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Polluted Gravel Pit Breached in Flood

From Russianriver Keeper (www.russianriverkeeper.org)

Breach between river and basalt pit

Our worst fears were realized in the Feb 28th flood event. The largest gravel pit mine, Syar’s Basalt Pit, had a complete levee failure on a section that had failed in previous floods. The image at left shows the breach in center of picture, with river on the left and Syar Basalt Pit on right. Over 30 years of mining waste containing extremely high levels of toxic metals as well as Healdsburg’s treated wastewater discharges are now connected to our river – our drinking water supply.

Syar’s own testing in 2006 showed the mining waste contained mercury, iron and aluminum at 200-800% of safe levels and phosphorous at nearly 500 times higher than levels that can trigger toxic algae. Those pollutants are all conservative – meaning they are still present, do not degrade over time and pose a threat to the river’s health and our health.

Polluted mine pit breach upriver of town of Windsor Wells

When we filed lawsuits against the County in the 80’s and 90’s to stop the gravel mining, one of our biggest reasons was the fear of the gravel pits being captured by the river in floods. Sadly our predictions were correct, again. This occurred during the El Nino events in the late 90’s which resulted in a Clean Water Act lawsuit by Friends of the Russian River, RRK’s predecessor.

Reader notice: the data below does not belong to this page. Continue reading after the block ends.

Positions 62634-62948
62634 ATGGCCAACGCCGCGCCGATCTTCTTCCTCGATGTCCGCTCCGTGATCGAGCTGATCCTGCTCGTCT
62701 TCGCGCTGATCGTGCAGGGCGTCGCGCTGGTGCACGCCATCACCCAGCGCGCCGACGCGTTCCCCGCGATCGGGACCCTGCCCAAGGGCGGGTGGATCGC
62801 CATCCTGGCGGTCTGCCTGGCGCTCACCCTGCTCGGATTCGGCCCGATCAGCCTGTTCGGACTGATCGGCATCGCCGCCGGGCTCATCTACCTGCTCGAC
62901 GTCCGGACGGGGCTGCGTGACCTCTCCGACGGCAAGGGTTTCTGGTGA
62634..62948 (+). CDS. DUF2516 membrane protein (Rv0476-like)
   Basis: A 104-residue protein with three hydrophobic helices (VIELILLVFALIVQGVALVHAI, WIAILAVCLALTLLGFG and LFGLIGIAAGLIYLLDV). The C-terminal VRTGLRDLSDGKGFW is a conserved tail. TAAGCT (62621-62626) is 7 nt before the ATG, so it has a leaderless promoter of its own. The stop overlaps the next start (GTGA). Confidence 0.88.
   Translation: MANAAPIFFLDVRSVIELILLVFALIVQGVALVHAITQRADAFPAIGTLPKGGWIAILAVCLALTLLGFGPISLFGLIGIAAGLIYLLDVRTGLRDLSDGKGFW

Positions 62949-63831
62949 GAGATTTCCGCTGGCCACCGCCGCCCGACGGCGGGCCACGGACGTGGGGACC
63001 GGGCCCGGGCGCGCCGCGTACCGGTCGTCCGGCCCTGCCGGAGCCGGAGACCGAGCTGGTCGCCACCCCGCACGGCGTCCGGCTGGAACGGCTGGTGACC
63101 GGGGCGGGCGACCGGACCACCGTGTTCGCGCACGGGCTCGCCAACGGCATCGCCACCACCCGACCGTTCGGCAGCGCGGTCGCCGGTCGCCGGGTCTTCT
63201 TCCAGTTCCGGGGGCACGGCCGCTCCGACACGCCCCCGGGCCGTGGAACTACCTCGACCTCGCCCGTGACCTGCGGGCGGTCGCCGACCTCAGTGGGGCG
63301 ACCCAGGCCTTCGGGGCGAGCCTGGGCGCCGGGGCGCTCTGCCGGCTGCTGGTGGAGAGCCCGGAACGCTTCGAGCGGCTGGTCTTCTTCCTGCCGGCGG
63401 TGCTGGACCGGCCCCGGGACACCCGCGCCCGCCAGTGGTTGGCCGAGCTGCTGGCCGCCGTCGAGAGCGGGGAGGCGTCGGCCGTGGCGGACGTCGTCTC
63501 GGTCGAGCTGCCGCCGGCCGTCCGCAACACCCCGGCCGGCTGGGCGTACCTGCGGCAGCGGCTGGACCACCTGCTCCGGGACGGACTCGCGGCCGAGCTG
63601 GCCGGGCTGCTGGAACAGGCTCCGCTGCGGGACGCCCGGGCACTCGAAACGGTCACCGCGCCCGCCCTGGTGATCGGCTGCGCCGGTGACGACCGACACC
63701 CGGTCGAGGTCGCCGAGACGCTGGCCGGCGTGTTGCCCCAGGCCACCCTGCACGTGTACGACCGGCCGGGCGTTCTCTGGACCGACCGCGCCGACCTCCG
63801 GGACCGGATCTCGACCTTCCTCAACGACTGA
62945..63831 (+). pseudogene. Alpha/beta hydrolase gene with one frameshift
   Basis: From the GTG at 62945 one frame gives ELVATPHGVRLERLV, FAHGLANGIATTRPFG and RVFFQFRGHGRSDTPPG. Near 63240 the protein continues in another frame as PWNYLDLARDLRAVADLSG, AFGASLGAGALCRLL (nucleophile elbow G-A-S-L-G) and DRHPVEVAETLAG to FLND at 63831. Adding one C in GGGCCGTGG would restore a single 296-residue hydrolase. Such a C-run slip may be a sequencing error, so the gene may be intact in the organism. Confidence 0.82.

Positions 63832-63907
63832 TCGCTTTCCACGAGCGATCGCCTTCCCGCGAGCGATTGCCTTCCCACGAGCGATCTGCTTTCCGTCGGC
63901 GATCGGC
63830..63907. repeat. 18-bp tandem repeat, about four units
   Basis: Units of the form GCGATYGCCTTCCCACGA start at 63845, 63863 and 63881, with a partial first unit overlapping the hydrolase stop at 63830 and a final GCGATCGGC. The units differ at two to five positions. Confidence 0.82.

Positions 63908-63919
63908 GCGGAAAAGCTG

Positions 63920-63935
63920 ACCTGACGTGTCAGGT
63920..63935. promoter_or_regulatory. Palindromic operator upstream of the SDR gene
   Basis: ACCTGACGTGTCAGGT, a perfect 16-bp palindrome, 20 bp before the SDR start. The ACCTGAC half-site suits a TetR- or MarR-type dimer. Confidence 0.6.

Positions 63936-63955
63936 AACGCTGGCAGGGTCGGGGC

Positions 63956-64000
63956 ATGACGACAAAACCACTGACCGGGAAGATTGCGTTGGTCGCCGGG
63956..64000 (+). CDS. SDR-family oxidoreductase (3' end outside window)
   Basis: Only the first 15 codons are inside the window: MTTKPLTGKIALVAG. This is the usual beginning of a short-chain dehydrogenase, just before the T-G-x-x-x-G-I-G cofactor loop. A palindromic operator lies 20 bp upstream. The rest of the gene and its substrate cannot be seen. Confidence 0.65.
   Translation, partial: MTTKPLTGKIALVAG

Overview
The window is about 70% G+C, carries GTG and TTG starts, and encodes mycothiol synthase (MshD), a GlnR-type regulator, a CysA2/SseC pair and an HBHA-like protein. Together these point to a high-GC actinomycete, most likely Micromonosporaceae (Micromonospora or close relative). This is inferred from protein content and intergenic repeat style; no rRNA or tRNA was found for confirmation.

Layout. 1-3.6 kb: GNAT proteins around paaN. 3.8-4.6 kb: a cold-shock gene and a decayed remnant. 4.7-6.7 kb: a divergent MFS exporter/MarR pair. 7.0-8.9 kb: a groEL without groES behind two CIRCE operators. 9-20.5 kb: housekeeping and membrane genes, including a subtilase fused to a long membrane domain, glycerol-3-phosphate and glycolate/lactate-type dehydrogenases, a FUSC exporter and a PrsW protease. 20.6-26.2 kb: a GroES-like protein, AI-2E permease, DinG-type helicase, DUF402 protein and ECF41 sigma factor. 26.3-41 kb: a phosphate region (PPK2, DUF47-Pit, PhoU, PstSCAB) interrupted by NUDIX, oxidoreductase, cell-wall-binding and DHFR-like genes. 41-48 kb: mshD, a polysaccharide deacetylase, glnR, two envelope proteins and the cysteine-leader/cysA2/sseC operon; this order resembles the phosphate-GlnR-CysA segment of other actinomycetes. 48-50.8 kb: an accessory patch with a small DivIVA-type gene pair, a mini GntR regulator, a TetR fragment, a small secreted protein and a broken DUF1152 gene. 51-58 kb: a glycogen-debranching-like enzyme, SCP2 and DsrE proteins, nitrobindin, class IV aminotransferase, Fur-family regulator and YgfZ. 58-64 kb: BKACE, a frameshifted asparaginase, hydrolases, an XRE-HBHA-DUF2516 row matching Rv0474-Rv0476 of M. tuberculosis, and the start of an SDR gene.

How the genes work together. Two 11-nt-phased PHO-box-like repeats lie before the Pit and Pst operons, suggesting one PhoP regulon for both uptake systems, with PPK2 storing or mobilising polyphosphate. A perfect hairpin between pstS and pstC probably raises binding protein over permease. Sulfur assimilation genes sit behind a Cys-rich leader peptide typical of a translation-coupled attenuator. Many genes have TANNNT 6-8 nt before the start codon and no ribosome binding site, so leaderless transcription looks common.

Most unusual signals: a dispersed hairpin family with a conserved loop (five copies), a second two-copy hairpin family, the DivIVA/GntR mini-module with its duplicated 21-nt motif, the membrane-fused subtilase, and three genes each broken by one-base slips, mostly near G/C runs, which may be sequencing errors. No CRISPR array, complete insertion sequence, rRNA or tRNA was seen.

As of this date, three months after the flood, we’re still waiting for action plans to protect the river this summer from Healdsburg’s wastewater and the mining waste – both have very high levels of nutrients, mainly phosphorous, that could trigger toxic algae blooms. We’re also very concerned that in six months it’ll be raining again and if we do not take action we will see major erosion of downstream properties.

At this time, Permit Sonoma has convened two meetings with resource protection agencies and are developing a tentative plan. Permit Sonoma plans to hold a public meeting to collect comments on concerns regarding this issue and give you an opportunity to voice your opinion on how the County should respond to this major threat to the River’s health. We’ll keep you posted when the public meetings are scheduled, stay tuned!